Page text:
Data Availability: All data files are available from the Harvard Dataverse (doi:10.7910/DVN/YXUSOU, Harvard Dataverse).
Funding: The authors received no specific funding for this work.
Competing interests: The authors have declared that no competing interests exist.
Patients with diabetes mellitus are one of several groups who are at increased risk for poor bowel preparation when undergoing colonoscopy.[1–5] High quality bowel preparation is critically important for the detection of adenomatous and proximal serrated polyps and the application of guideline-based recommendations for colorectal cancer screening intervals.[6–8]
In 2014, the US Multi-Society Task Force on Colorectal Cancer provided evidenced-based recommendations to optimize colonoscopy preparation quality and patient safety. Foremost among the recommendations made by the Task Force was the use of a split-dose bowel cleansing regimen, with the second dose of the preparation beginning 4–6 hours before the time of the colonoscopy. However, implementing this recommendation for early morning procedures is challenging as it requires the patient to start the second dose of the preparation around 2:30 AM for a 7:30 AM procedure. Therefore, endoscopy units often default to administering all of the preparation the day before the procedure for early morning procedures.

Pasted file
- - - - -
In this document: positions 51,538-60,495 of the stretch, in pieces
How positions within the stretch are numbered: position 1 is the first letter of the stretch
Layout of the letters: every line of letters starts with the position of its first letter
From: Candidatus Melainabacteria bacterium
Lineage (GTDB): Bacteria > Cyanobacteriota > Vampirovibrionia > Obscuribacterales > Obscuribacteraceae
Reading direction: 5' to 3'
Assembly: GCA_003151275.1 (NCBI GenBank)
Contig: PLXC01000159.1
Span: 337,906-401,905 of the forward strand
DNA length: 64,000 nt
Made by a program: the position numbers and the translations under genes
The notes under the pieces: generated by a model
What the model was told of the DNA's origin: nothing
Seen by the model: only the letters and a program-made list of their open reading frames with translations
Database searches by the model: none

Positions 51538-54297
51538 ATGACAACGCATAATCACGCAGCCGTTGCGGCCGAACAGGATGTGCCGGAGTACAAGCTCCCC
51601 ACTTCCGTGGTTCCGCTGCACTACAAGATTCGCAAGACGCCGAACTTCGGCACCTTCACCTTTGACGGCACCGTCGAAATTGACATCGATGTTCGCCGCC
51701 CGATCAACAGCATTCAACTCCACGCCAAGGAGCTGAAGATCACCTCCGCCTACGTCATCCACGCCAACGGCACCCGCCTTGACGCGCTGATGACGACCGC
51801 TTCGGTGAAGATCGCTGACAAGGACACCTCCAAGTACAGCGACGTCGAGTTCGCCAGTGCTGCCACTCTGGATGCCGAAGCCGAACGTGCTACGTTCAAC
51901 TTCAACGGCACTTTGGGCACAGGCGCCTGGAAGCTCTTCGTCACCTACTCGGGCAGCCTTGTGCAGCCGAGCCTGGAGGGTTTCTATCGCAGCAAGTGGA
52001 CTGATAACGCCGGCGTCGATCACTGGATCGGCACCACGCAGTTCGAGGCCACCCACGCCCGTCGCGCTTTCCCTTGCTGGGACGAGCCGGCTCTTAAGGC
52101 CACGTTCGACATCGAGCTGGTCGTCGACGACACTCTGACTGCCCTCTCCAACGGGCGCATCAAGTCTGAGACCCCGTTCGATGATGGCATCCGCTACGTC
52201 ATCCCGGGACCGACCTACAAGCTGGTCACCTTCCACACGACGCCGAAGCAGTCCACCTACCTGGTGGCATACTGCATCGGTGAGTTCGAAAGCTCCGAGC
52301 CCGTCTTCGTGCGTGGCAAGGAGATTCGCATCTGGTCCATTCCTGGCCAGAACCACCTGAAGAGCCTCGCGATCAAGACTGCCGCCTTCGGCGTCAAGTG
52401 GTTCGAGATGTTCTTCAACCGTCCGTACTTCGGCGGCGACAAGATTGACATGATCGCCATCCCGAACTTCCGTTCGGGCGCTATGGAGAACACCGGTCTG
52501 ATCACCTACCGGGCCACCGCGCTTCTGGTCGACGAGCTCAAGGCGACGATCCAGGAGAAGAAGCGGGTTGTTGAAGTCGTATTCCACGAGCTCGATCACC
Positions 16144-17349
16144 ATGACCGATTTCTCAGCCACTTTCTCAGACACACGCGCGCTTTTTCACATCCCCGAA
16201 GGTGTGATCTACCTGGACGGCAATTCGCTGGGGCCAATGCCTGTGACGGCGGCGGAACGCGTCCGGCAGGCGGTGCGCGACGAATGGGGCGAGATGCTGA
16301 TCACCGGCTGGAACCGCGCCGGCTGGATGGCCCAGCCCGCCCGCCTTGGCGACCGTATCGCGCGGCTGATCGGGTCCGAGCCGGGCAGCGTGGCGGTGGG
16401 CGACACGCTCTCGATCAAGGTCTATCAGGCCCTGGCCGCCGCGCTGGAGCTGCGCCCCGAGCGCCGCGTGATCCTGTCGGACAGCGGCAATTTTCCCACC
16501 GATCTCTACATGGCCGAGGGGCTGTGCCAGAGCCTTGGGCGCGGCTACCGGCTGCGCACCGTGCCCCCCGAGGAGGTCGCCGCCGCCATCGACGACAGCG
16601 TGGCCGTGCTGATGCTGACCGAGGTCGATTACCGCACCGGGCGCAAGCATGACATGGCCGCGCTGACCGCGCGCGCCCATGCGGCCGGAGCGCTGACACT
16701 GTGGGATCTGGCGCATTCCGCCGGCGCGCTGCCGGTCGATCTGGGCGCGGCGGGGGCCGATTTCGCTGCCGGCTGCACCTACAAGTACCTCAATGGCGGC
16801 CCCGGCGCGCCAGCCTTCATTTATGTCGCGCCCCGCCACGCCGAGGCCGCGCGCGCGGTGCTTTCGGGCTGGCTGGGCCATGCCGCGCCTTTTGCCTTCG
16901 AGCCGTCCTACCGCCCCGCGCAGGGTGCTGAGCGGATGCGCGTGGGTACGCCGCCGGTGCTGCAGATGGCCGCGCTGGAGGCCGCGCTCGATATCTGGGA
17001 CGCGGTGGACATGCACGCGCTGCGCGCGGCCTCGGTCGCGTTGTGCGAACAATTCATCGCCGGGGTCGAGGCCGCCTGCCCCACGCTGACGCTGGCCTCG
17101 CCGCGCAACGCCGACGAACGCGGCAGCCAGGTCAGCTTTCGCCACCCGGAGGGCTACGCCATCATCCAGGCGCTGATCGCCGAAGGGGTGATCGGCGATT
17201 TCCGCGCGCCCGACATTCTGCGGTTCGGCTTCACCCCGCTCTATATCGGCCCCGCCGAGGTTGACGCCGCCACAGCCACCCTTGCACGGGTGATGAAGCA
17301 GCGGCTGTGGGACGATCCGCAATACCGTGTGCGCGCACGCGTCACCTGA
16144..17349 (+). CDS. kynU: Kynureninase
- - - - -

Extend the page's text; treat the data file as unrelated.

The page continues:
Patients with diabetes mellitus are routinely recommended to undergo procedures early in the morning to minimize the duration of time that they must fast. At our unit, a quality improvement audit of bowel preparation quality identified that diabetics, who were routinely given early morning appointments, were less likely to have an adequate preparation than other patients. In response to this finding, the unit changed the scheduling of diabetic patients from early morning procedures (before 9:30 am) to mid-morning (9:30 am or later) to allow them to routinely complete a split dose preparation.
The purpose of this study was to examine the impact of scheduling patients with diabetes mellitus for mid-morning procedures with a split-dose preparation rather than for an early morning procedure with a day-before preparation. The primary outcome was the rate of inadequate bowel preparation. We also examined secondary outcomes including procedure duration, depth of insertion and detection rates for CRC screening-relevant lesions.